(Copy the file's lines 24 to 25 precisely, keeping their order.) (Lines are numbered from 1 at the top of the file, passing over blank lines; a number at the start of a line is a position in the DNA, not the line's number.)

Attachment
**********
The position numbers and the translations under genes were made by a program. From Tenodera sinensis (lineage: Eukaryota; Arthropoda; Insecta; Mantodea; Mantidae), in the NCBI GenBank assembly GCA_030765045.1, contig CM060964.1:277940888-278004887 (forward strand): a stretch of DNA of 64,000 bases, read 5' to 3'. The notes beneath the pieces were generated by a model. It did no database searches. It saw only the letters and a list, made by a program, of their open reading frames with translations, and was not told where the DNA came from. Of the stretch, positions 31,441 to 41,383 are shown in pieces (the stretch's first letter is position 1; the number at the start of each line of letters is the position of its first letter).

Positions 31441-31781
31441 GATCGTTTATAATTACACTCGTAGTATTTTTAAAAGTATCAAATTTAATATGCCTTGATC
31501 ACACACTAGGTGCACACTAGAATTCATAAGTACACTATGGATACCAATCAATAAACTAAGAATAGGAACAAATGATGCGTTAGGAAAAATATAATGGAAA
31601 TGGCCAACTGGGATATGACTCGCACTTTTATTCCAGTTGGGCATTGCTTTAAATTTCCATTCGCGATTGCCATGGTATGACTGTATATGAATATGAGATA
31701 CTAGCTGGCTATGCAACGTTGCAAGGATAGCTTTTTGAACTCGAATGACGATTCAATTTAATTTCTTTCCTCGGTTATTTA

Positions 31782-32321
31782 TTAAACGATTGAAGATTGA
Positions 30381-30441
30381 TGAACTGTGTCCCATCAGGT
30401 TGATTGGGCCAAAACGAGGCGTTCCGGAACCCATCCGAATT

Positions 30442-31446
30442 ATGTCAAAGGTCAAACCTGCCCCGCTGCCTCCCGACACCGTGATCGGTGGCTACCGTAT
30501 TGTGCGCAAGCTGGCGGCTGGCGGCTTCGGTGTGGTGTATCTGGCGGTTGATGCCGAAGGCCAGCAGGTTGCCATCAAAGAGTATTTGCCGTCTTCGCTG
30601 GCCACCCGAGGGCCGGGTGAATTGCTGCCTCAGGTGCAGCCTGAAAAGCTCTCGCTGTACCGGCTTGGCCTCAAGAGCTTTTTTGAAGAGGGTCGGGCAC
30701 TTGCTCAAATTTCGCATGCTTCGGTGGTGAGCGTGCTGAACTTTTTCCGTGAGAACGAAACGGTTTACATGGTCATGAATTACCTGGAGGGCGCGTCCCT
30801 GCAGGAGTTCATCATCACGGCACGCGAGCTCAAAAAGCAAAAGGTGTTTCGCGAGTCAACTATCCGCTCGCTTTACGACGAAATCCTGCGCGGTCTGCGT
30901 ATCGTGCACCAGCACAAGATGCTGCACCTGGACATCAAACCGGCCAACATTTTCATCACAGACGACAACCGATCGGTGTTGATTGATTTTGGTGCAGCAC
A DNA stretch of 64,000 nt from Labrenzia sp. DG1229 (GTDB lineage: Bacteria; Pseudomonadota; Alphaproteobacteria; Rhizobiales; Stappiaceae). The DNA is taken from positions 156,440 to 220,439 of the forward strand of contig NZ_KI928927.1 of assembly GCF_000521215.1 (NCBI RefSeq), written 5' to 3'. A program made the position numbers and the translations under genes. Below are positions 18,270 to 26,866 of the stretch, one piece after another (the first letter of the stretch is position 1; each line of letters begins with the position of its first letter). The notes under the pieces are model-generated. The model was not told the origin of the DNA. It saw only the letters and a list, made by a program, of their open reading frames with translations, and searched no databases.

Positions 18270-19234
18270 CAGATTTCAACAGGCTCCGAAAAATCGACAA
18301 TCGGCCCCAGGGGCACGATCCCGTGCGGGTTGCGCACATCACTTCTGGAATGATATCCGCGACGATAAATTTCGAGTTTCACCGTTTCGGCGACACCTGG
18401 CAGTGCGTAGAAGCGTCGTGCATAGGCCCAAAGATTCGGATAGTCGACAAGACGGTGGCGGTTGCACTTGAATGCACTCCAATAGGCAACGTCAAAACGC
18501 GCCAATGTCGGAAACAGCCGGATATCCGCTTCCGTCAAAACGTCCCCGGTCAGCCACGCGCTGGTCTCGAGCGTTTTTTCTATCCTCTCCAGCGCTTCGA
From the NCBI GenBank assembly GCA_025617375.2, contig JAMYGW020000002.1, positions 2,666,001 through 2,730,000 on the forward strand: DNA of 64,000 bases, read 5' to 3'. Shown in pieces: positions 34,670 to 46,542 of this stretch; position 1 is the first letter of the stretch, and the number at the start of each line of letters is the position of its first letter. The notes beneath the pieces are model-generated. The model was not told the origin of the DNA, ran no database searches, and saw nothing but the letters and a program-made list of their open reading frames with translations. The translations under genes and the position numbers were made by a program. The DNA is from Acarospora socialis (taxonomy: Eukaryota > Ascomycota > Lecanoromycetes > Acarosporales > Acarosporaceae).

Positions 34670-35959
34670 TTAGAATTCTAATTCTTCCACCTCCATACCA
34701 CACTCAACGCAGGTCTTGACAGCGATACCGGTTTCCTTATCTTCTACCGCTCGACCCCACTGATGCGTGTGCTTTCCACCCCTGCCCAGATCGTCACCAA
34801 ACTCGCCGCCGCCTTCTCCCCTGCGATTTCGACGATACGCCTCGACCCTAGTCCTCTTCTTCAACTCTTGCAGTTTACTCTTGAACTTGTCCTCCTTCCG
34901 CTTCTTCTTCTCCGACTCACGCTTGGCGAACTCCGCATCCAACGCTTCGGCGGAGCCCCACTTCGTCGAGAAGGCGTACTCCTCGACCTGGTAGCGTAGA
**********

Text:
18501 GCCAATGTCGGAAACAGCCGGATATCCGCTTCCGTCAAAACGTCCCCGGTCAGCCACGCGCTGGTCTCGAGCGTTTTTTCTATCCTCTCCAGCGCTTCGA
From the NCBI GenBank assembly GCA_025617375.2, contig JAMYGW020000002.1, positions 2,666,001 through 2,730,000 on the forward strand: DNA of 64,000 bases, read 5' to 3'. Shown in pieces: positions 34,670 to 46,542 of this stretch; position 1 is the first letter of the stretch, and the number at the start of each line of letters is the position of its first letter. The notes beneath the pieces are model-generated. The model was not told the origin of the DNA, ran no database searches, and saw nothing but the letters and a program-made list of their open reading frames with translations. The translations under genes and the position numbers were made by a program. The DNA is from Acarospora socialis (taxonomy: Eukaryota > Ascomycota > Lecanoromycetes > Acarosporales > Acarosporaceae).